A cabinetmaker’s apprentice, someone who is learning to build cabinets and the like, will serve as an example. His learning is not merely practice, to gain facility in the use of tools. Nor does he merely gather information about the customary forms of the things he is to build. If he is to become a true cabinetmaker, he makes himself answer and respond above all to the different kinds of wood and to the shapes slumbering within wood – to wood as it enters into man’s dwelling with all the hidden riches of its nature. In fact, this relatedness to wood is what maintain the whole craft. Without that relatedness, the craft will never be anything but empty busywork, any occupation with it will be determined exclusively by business concerns. Every handicraft, all human dealings are constantly in that danger. The writing of poetry is no more exempt from it than is thinking.  (pg 14-15)

In other words: your desire to ‘get things done’ obscures the fact that you actually like many of the things you’re doing and, as a statement about moral psychology, if you forget this fact then you’re much less likely to enjoy doing them. Being in a rush to get something done runs contrary to attending to the task itself. Unfortunately, it is only through attentiveness that we derive value from practical activity. Focusing on the next thing you have to do squeezes out awareness of what you are presently doing. Wondering how quickly you can get something done makes it hard to focus on the logic of the task itself. Seeing something as an obstacle to be overcome precludes experiencing it as a source of fulfilment. Productivity culture or rather the various forms of triaging it encourages can easily undercut many of the things which motivate it in the first place e.g. seeking to perform mundane tasks more efficiently in order to have more time to write.

*Well actually I don’t but at least I recognise that it’s blind compulsivity that undermines this rather than any practical necessity.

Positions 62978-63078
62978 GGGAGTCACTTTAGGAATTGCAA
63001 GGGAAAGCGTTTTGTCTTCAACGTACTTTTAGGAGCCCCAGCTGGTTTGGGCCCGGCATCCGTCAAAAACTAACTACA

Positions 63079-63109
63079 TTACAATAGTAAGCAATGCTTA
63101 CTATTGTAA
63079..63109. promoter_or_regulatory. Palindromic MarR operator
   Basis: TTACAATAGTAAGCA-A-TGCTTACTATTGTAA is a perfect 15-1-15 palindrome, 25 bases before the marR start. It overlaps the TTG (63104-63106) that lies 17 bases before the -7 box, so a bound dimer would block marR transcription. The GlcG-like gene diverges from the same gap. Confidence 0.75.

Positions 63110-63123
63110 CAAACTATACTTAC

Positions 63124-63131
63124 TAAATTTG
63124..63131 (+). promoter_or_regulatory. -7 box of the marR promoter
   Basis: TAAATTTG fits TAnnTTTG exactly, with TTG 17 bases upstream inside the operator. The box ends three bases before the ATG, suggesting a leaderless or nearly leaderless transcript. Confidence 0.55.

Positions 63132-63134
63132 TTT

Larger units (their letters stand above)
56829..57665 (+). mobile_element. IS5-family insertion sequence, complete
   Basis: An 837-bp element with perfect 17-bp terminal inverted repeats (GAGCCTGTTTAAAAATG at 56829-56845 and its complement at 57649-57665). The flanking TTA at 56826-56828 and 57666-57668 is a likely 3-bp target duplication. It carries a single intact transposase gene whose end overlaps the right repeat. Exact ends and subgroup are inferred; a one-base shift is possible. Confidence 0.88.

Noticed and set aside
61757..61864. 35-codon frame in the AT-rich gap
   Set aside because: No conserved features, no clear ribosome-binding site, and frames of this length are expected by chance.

In this RSA talk the pioneering online campaigner Eli Pariser talks about a crucial and, as yet under-discussed, danger facing the the social media web: the expansion of filtering into every aspect of our online activity. Sites collect data on usage patterns, particularly our reactions to being presented with content and the action (e.g. ‘like’, ‘share’, ‘+1’)  we take in response to what we see. Without collecting such data any possibility of a semantic web is immediately foreclosed because human meaning has to enter the processing system somewhere. Yet the sheer opacity with which these technologies are being developed, let alone how they are being implemented on the web, demands urgent political debate.

However it would be easy to be alarmist about this and throw the baby out with the bath water. The problem is not filtering per se but rather the private and opaque nature of this filtering. In so far as the development and roll out of the technology is reliant on the corporate structures of capitalism, it’s difficult to avoid the former entirely. But the demand shouldn’t be for liberation from the filter bubble these corporations have placed us in – it should be for them to make their technology available to us so that we can design and implement our own filtering bubbles, as part of our ongoing day-to-day interactions with the internet, driven by our awareness of what we do and do not want to see. Certainly the computational systems they’ve developed allow us to see connections which we might not be consciously aware of: I’ve come across rafts of fascinating reading through following Amazon’s ‘other customers who bought this also bought’ system. But this should be an opt in system, rather than something imposed upon us. It could be argued that there are political problems inherent in this as well – as Cass Sunstein plausibly argues in his Republic 2.0 – given the possibility that already politically divided societies are likely to become ever more polarized when individuals self-select for all the content they encounter.

However firstly it’s necessary if we’re going to have any possibility of engaging productively and creatively with modern digital technology simply because of the exponential trend of content growth which goes hand-in-hand with the mass uptake of social media tools. Secondly, the problems attached to it are contingent and emergent (i.e. they result from when people in practice do this filtering badly, often for reasons not of their own making) rather than being intrinsic to filtering itself. Thirdly, the sheer cultural value of web 2.0 demands new proficiencies on the part of its users: we can either retreat from information overload (see the growing trend for going offline, protectively lock ourselves into virtual bubbles of our own making, stay passively within the corporate infosphere*  OR we can embrace the challenges that come from this revolution in human communication, using the tools available to us in order to dialogically develop a dynamic filtering orientation as we negotiate an ongoing path through human culture in the 21st century.

*Which I think is the main concern which arises from the filter bubble as it presently stands

Originally posted on Sociological Imagination